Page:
COVID-19 Safety, Recovery and Resilience

Face coverings are required in indoor public spaces and many outdoor spaces. State policy
Access City programs, people and projects helping Portland recover. Portland United

Volunteer. Play. Stay. Shop. Show the Rose City a little love. Here for Portland

Interstate Firehouse Cultural Center Feasibility Study

In Planning
The City has issued a Request For Proposals (RFP) for a feasibility study which will produce market, financial, and operational analyses to determine a sustainable operating plan for IFCC – a plan that is in alignment with the community’s vision.
Feasibility Study kicking off in fall 2021
On this Page

Project Update

If you would like to receive future project updates, please contact


Portland Parks Commissioner Carmen Rubio, Portland Parks & Recreation (PP&R), and the Interstate Firehouse Cultural Center (IFCC) Community Advisory Committee are pleased to announce efforts to advance the community-led vision for the beloved public space at IFCC. The IFCC Community Advisory Committee (CAC) proposes the building be redeveloped as a site where the history of Portland's Black community - and its rich arts and culture contributions - can be presented, displayed, discussed, and honored. This vision is moving forward.

The City has issued a Request For Proposals (RFP) for a feasibility study that will produce market, financial, and operational analyses to determine a sustainable operating plan for IFCC – a plan that is in alignment with the community’s vision. Submissions are due by 4:00 pm on October 21, 2021. This effort is funded by the 2020 Parks Local Option Levy (Parks Levy).  Additionally, the Portland City Council has received money from the American Rescue Plan Act to develop a grant/residency program to support Black artists at IFCC.

Project Background

The Interstate Firehouse Cultural Center is a community arts center located at 5340 N Interstate Avenue, in North Portland’s Overlook neighborhood. The building was originally constructed in 1910 and used as a fire station until 1959. Portland's first Black City Commissioner and PP&R Director, Charles Jordan, established IFCC as a North Portland community space and a focal point for Black culture in 1982.

IFCC was managed by the nonprofit organization IFCC, Inc. until 2010 when that nonprofit concluded its operations. Management authority was given to Ethos, Inc., which returned responsibilities to the City of Portland in 2014. Since 2018, the building has been utilized for short-term, multi-week leasing by arts organizations which align with the IFCC’s current project goals.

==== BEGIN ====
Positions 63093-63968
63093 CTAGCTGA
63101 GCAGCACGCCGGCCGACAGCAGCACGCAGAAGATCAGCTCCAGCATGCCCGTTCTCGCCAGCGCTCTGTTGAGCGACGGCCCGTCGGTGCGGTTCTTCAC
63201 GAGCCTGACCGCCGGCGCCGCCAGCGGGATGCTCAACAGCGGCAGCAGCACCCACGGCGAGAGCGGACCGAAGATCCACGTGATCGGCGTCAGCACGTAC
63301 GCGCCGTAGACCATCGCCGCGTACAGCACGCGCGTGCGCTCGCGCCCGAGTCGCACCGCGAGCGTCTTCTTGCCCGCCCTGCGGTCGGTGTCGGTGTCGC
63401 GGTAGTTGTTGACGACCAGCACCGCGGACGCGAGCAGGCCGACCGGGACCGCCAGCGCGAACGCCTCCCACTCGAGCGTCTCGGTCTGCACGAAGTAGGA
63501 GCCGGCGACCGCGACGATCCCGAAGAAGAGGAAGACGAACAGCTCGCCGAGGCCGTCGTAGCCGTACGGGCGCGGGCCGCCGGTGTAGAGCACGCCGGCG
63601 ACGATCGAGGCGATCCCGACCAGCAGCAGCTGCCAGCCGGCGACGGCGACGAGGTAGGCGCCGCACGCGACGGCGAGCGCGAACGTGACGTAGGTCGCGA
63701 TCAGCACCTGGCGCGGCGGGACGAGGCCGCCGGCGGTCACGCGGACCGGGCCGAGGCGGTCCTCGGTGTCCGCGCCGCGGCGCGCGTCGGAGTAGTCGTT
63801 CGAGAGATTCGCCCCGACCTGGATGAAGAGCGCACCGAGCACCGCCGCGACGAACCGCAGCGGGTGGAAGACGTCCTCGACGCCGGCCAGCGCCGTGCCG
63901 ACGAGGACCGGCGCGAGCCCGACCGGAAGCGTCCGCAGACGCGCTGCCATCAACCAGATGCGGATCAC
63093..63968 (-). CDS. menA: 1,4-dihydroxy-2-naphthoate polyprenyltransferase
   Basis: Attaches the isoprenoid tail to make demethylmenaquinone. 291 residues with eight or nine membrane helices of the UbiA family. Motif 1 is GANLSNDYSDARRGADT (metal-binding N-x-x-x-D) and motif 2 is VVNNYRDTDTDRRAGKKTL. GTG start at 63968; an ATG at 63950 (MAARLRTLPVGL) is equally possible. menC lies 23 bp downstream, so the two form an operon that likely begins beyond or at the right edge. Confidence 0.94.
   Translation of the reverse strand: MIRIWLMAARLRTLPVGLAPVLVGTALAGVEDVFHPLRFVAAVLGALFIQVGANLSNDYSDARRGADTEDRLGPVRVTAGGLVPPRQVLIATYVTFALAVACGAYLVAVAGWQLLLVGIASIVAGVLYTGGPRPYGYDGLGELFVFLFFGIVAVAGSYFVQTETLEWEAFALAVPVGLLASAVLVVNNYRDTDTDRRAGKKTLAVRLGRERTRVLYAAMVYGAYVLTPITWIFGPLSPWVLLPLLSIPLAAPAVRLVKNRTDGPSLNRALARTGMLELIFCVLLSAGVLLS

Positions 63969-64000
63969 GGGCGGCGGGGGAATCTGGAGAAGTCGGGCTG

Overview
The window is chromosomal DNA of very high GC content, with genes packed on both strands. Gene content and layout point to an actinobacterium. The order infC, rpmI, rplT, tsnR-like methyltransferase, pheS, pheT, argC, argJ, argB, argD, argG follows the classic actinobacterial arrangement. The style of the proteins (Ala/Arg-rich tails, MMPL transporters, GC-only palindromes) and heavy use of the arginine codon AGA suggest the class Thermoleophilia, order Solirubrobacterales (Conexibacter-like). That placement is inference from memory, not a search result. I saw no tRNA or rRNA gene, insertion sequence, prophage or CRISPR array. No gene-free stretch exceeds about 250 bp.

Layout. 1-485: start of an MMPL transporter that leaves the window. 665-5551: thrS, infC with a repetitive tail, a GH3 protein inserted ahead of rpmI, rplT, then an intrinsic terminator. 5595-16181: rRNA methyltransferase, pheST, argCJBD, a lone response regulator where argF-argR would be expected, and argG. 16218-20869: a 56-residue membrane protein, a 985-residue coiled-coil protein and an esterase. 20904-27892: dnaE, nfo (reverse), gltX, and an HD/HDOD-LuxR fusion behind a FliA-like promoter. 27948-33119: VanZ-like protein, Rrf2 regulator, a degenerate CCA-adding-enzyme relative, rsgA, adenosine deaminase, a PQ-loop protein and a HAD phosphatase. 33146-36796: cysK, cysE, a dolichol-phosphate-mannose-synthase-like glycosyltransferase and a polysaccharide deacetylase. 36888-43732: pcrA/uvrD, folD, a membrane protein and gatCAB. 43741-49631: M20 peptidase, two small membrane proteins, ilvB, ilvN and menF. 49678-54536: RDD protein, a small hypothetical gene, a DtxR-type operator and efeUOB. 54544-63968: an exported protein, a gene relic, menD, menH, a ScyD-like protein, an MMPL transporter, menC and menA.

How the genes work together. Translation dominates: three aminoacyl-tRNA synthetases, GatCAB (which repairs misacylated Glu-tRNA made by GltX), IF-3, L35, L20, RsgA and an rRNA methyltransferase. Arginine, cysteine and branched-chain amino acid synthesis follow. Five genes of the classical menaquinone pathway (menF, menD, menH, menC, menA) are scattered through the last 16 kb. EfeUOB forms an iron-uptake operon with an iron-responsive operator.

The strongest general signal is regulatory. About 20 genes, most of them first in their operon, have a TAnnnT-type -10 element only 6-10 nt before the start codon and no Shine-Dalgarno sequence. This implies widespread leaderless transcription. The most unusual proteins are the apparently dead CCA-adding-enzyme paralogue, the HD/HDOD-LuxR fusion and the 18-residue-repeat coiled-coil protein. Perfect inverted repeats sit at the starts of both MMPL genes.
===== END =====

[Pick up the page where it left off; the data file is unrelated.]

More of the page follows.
In 2018, PP&R was charged with developing a community-driven plan to reopen IFCC as a center for arts & culture with the following goals:

  • Respect and honor IFCC’s history and roots in the Black community
  • Uphold IFCC’s original mission to explore, preserve and celebrate Portland’s diversity; and
  • Advance the City of Portland’s commitment to racial equity.

In July 2018, former Parks Commissioner Amanda Fritz appointed a Community Advisory Committee (CAC) to develop a vision and recommend a sustainable operating model for IFCC. In April 2019, the IFCC CAC submitted a report to Long and the late former Parks Commissioner Nick Fish. To realize this vision, the CAC recommended that the center operate under a nonprofit organization managing the site in partnership with the City of Portland. The report also demonstrated through financial analysis that program operations are unsustainable in the current facility due to its size, space constraints, and unreinforced masonry (URM) status.

In July 2020, Portland Mayor Ted Wheeler and Long stated their support of the CAC’s vision and the formation of a partner nonprofit organization.  

Project Schedule

  • Fall 2021 - Winter 2021/22: Consultant selection and contracting for Feasibility Study
  • Winter 2021/22 - Spring 2023: Feasibility Study 

Community Advisory Committee Members

A Community Advisory Committee was appointed in June 2018 to develop a sustainable plan to re-envision and re-activate IFCC as a center for arts and culture, with the goals to:

  • Respect and honor IFCC's history and roots in the African American community
  • Uphold IFCC's original mission to explore, preserve and celebrate Portland’s diversity
  • Advance the City of Portland's commitment to racial equity

As the Committee develops a thoughtful, long-term plan for IFCC, PP&R recognizes there is an immediate and urgent need for creative space in Portland at present.

In February 2018, the City adopted “A Plan for Preserving and Expanding Affordable Arts Space in Portland.” PP&R is committed to fulfilling the Plan by supporting the IFCC Community Advisory Committee to “develop a strategy for culturally-specific creative spaces” (Recommendation XVIII) and by “providing short-term affordable leases for interim uses ahead of future development” (Recommendation XVII).

Community Advisory Committee members:

  • Antoinette Edwards (Office of Youth Violence Prevention, retired)
  • Cynthia Sulaski (Overlook Neighborhood Association)
  • Donovan Smith (Gentrification is WEIRD!, artist, writer, speaker, producer)
  • Dr. S. Renee Mitchell (I Am MORE, artist, writer)
  • Helen Daltoso (Regional Arts & Culture Council)
  • Jeana Woolley (JM Woolley & Associates, community developer)
  • Patricia Welch (North Portland Library, retired)
  • Prentice Onayemi (Grains of Salt, artist)
  • Rob Smith (PHAME, artist)
  • Subashini Ganesan-Forbes (Former Creative Laureate of Portland, New Expressive Works)

The CAC is currently meeting monthly on Zoom. If you would like to attend, please contact Maija Spencer at


Interstate Firehouse Cultural Center

Community And Arts Center
Park Location or Entrance
5340 N Interstate Avenue
Portland, OR 97217


Soo Pak

Art, Culture, and Special Events Manager

Maija Spencer

Senior Community Engagement Coordinator


News and notices